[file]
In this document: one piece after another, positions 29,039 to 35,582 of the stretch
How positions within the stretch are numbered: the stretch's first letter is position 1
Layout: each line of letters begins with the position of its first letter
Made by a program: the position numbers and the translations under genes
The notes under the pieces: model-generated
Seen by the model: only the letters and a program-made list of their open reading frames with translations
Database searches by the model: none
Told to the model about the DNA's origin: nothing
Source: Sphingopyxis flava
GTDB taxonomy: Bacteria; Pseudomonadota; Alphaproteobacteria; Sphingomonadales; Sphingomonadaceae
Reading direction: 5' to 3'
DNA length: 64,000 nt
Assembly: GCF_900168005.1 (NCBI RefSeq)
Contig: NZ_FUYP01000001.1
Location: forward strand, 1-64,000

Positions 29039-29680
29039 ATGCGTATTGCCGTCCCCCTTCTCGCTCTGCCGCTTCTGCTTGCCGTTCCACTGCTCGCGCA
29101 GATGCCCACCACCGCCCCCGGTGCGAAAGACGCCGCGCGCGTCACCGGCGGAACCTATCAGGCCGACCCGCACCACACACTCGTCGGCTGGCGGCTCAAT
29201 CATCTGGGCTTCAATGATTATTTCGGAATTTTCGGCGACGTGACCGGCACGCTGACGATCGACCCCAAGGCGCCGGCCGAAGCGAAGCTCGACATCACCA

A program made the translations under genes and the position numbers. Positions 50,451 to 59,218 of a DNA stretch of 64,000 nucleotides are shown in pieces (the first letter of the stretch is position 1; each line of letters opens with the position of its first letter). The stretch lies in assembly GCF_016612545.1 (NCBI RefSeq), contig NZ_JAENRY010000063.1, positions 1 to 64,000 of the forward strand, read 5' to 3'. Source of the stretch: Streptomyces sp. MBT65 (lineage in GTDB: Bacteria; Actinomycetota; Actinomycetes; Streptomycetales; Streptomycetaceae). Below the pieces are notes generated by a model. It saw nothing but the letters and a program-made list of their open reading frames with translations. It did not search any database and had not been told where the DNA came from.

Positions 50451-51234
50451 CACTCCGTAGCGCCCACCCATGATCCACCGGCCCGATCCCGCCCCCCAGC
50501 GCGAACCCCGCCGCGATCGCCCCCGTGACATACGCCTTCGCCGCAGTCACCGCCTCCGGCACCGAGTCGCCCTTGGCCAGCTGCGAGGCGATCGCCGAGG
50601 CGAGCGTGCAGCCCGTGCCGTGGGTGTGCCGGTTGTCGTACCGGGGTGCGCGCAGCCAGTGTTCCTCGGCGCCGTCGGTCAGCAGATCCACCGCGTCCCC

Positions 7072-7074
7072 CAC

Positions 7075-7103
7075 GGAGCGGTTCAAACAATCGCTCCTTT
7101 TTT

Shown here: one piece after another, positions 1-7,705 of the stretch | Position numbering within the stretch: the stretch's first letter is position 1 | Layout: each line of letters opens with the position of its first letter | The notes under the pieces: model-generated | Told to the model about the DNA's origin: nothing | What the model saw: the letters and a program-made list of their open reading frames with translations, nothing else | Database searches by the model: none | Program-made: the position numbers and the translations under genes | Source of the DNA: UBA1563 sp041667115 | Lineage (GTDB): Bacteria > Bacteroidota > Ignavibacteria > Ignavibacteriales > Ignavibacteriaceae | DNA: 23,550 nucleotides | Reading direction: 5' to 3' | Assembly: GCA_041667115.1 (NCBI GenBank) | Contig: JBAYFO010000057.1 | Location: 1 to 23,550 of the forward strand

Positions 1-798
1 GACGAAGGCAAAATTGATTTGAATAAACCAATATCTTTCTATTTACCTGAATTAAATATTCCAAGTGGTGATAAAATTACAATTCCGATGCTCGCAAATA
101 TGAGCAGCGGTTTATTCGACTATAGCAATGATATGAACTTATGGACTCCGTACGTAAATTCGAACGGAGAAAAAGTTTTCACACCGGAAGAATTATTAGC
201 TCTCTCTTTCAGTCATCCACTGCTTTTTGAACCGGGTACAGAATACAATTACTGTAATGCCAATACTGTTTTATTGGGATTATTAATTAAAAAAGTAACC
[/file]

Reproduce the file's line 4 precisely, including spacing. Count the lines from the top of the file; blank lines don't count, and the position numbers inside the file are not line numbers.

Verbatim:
Made by a program: the position numbers and the translations under genes